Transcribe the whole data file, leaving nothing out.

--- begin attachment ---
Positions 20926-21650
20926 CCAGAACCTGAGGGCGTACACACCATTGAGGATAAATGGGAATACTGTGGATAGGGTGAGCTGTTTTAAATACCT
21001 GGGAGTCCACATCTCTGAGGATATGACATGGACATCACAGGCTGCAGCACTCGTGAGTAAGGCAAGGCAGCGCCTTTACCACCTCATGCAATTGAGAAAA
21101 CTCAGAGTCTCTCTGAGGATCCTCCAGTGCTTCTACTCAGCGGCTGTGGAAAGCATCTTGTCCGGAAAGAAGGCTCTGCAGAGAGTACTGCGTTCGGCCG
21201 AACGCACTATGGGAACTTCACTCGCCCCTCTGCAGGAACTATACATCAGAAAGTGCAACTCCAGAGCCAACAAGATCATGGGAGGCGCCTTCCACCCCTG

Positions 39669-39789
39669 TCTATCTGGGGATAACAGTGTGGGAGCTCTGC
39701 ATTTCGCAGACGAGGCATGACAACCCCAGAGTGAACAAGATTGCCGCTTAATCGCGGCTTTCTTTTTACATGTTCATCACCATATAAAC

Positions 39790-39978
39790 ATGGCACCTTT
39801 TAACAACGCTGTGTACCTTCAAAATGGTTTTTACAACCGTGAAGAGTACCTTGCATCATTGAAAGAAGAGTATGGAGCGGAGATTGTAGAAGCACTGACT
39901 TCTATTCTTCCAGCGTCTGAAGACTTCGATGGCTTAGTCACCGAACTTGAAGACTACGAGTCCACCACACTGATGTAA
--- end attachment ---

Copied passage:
Positions 20926-21650
20926 CCAGAACCTGAGGGCGTACACACCATTGAGGATAAATGGGAATACTGTGGATAGGGTGAGCTGTTTTAAATACCT
21001 GGGAGTCCACATCTCTGAGGATATGACATGGACATCACAGGCTGCAGCACTCGTGAGTAAGGCAAGGCAGCGCCTTTACCACCTCATGCAATTGAGAAAA
21101 CTCAGAGTCTCTCTGAGGATCCTCCAGTGCTTCTACTCAGCGGCTGTGGAAAGCATCTTGTCCGGAAAGAAGGCTCTGCAGAGAGTACTGCGTTCGGCCG
21201 AACGCACTATGGGAACTTCACTCGCCCCTCTGCAGGAACTATACATCAGAAAGTGCAACTCCAGAGCCAACAAGATCATGGGAGGCGCCTTCCACCCCTG

Positions 39669-39789
39669 TCTATCTGGGGATAACAGTGTGGGAGCTCTGC
39701 ATTTCGCAGACGAGGCATGACAACCCCAGAGTGAACAAGATTGCCGCTTAATCGCGGCTTTCTTTTTACATGTTCATCACCATATAAAC

Positions 39790-39978
39790 ATGGCACCTTT
39801 TAACAACGCTGTGTACCTTCAAAATGGTTTTTACAACCGTGAAGAGTACCTTGCATCATTGAAAGAAGAGTATGGAGCGGAGATTGTAGAAGCACTGACT
39901 TCTATTCTTCCAGCGTCTGAAGACTTCGATGGCTTAGTCACCGAACTTGAAGACTACGAGTCCACCACACTGATGTAA